Morozov said it was hard to see the logical connection between the security of human rights activists and Google's self-censorship, particularly given that the firm had chosen not to comment on whom it believed to be responsible for the hacking.
In a CNBC interview, Drummond said: "I want to be very careful and very clear. We are not saying one way or the other whether the attacks are state sponsored or done with any approval of the state."
Google has only a third of the search-engine market in China, which is dominated by the Chinese giant Baidu. Although its revenues have continued to rise, many analysts believed it was finding business hard going, particularly as it came under increased pressure from the government.
"There are two schools of thought on this. One says that this is a mere smokescreen of sanctimony meant to hide a retreat from a market Google was unable to conquer for business reasons ... The other is that this is a true act of moral bravery," said Kaiser Kuo, a Beijing-based expert on the internet.
In June, Google suffered intensive disruption to search functions and Gmail for over an hour, after authorities told it to scale back search functions.
Rebecca MacKinnon, an assistant professor at the University of Hong Kong's journalism and media studies centre, said her research showed Google had censored less than Baidu. Google's decision "certainly sets an example in terms of a company trying to do what's best for the user and not just whatever increases the profit margins", she added.
Comment: The idea that Google has donned the role of knights in shining armour and suddenly developed concern for "human rights" is risible given its unctious predatory market behaviour this past decade. Many governments, especially the US government, routinely monitor ALL emails with the help of its obedient assistants at Google. So what is really going on here?
It's important to realise that we're not looking at "human rights activists" in this case, but separatist groups like the Uighur World Movement, essentially a US intelligence operation to destabilise China (as we witnessed in the summer of 2009). With its headquarters in Germany and the US, it's little wonder that the Chinese government is keeping tabs on this trojan horse.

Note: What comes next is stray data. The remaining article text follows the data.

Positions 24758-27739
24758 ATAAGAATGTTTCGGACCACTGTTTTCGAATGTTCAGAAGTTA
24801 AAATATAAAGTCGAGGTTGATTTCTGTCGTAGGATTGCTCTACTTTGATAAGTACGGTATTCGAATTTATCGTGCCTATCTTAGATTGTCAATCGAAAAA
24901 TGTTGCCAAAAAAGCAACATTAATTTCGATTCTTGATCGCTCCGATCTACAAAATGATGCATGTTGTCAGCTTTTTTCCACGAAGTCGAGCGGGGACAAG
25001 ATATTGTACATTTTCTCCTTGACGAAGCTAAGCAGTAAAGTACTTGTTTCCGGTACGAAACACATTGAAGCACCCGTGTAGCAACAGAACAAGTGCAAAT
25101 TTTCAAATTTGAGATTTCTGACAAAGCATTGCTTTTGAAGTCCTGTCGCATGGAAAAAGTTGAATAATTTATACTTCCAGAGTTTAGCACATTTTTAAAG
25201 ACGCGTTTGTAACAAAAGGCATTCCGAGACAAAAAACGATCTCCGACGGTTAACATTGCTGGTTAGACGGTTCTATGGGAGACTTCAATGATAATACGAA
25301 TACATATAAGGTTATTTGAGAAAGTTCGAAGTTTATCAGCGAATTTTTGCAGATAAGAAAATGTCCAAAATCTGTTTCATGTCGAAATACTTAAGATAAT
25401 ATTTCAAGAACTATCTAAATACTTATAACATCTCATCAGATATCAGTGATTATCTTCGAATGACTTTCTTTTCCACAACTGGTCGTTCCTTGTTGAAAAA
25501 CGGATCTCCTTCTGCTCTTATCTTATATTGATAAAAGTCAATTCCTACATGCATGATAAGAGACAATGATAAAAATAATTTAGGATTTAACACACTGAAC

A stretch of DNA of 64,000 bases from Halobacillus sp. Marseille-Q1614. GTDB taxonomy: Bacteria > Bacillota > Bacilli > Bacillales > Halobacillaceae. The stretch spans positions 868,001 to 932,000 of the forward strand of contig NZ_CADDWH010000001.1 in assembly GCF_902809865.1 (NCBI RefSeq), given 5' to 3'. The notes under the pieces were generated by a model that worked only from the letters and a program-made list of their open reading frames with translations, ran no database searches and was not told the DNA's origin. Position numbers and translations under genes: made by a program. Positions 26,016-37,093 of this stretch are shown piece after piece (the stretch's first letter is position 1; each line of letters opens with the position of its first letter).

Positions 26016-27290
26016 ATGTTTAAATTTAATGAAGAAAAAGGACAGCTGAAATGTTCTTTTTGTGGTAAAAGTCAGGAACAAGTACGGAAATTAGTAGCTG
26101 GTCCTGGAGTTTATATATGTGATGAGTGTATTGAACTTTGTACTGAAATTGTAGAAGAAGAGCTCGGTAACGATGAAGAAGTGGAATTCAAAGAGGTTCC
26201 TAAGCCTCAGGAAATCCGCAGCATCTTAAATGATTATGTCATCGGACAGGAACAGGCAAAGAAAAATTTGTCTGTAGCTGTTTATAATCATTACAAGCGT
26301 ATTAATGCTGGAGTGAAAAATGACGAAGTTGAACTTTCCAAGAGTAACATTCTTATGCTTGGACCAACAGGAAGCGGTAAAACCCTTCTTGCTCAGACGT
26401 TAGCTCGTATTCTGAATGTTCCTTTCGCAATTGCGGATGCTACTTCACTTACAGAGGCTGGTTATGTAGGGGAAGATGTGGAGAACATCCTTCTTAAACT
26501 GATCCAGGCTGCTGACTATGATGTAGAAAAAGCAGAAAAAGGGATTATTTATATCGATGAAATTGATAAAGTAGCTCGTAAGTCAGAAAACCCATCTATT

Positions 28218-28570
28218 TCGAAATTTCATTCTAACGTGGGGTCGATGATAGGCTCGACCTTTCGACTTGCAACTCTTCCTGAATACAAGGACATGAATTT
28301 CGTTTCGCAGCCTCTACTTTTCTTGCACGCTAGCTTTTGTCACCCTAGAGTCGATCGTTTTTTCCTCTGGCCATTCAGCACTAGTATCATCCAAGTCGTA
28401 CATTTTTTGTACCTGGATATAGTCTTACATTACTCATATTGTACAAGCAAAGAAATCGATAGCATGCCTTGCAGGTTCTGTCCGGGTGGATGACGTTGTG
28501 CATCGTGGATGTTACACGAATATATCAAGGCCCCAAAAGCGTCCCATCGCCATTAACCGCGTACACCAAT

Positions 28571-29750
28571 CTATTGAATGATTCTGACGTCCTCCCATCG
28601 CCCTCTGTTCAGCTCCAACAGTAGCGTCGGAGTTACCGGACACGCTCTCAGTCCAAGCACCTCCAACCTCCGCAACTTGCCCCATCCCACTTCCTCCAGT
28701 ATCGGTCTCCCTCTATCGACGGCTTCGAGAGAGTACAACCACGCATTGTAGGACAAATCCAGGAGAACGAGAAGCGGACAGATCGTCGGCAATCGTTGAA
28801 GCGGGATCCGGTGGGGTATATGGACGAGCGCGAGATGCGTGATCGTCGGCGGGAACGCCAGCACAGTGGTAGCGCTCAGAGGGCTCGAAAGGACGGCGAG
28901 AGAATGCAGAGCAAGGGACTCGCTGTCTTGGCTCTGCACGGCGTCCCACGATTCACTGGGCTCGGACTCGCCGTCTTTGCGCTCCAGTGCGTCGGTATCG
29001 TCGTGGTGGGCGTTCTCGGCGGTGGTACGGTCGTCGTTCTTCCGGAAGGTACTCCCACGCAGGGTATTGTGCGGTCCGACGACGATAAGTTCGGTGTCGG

The last time a 'massive hack' was attributed to an East Asian country, it soon emerged that the Pentagon's new cyber-warfare unit had been testing its capabilities: the third party false-flag cyber-attack that blamed North Korea was traced to servers in the UK and was likely a trial run for attacks like yesterday's on China's largest search engine.
From our July installment of Connecting the Dots:
By Way of Deception, Thou Shalt Do CyberWarAnd yesterday's cyber-attack looks like another such operation. The first red flag to note is that the hacks into the Gmail accounts of the "human rights activists" took place in December. Is it just an amazing coincidence that the day before Google Inc. should declare "cyberwar" on behalf of so-called "human rights activists" (but really on behalf of its Pentagon masters), China's Google equivalent - Baidu - is knocked off line? Not only that, but the attack is made to look like it came from Iran!
Set against a background of media hystrionics about cybercrime and claims of multimillion-fold increases in 'cyberattacks' against American government and corporate websites, Team Obama announced the introduction of a new CyberSecurity Office within the White House, complete with Cyber Czar to coordinate policy. With its emphasis on 'defensive' strategy to counter the threat posed by those cybercriminals 'out there', we naturally wonder if the timing relates to the announcement earlier this summer of the Pentagon's new CyberCommand (CYBERCOM) unit, whose definition of the concept of 'defensive strategy' is somewhat more plastic. If past activities are anything to go by, we can expect the Pentagon to preemptively launch cyberwarfare against cyberterrorists by engaging in . . . cyberterrorism.
Never wanting to feel left out of imperial projects for total world domination, the UK followed up with an announcement of its own: "this [cyber security] work was previously handled by an office related to the security services, and it will now be widened out." In other words; we are making overt what we've been doing covertly for some time because the conditions are now suitable for us to come out and tell you that we hate you and seek to watch everything you do, say, buy and think in order to control you.
Every cyberwar needs good cyberwarriors. If soldiers are hired killers, then the Pentagon's virtual warfare requires hired hackers. Profiteers in death like Raytheon are only too happy to step up to the plate and announce its recruitment drive:"President Obama recently announced that cyber security is one of our country's most urgent national security priorities," reads the ad. "Raytheon is answering that call by hiring more cyber warriors this year to help fight the digital cyber war."Lest there be any doubt as to the 'defensive' nature of these new weapons of mass disruption, the military makes it quite clear that it will be 'taking the battlefield to the enemy':